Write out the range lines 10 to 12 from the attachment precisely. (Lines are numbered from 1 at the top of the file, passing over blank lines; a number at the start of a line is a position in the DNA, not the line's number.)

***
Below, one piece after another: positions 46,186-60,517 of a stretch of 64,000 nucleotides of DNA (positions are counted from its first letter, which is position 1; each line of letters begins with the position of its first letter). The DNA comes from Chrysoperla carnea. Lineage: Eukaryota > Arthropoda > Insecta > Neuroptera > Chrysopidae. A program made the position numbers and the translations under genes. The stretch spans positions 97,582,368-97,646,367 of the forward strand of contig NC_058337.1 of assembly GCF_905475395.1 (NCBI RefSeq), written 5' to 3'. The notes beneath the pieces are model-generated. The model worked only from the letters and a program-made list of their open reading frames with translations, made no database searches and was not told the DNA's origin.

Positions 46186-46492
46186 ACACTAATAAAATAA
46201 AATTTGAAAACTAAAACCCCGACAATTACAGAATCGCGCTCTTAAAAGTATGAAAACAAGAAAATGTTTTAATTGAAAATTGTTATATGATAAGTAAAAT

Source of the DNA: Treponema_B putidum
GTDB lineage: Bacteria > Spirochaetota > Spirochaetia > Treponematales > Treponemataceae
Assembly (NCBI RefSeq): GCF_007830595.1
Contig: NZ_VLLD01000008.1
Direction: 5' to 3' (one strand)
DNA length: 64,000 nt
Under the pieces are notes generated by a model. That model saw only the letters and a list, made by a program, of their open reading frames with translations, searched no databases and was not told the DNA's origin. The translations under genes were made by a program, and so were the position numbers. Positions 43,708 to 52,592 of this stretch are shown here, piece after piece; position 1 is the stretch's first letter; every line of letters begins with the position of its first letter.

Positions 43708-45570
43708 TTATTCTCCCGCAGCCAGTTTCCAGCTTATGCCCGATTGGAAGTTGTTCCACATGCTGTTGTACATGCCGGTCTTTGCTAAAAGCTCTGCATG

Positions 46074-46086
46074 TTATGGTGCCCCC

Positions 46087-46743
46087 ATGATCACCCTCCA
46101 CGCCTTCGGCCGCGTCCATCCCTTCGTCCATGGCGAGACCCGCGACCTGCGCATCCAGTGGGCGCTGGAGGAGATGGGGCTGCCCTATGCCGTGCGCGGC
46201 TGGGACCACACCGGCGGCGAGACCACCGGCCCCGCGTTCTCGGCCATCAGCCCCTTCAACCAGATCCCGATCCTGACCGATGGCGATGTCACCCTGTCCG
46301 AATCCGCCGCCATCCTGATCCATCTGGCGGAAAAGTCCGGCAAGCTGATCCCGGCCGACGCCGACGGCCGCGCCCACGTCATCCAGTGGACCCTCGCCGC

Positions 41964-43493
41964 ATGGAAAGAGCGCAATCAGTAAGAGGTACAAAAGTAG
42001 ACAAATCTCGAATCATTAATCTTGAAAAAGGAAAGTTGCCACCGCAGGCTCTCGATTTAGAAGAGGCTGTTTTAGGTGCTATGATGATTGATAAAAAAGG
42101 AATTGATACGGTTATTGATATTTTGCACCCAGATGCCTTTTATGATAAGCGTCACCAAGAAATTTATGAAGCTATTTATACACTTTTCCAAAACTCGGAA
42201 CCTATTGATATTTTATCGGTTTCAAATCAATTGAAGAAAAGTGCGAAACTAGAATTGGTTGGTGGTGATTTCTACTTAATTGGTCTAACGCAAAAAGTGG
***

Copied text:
DNA length: 64,000 nt
Under the pieces are notes generated by a model. That model saw only the letters and a list, made by a program, of their open reading frames with translations, searched no databases and was not told the DNA's origin. The translations under genes were made by a program, and so were the position numbers. Positions 43,708 to 52,592 of this stretch are shown here, piece after piece; position 1 is the stretch's first letter; every line of letters begins with the position of its first letter.

Positions 43708-45570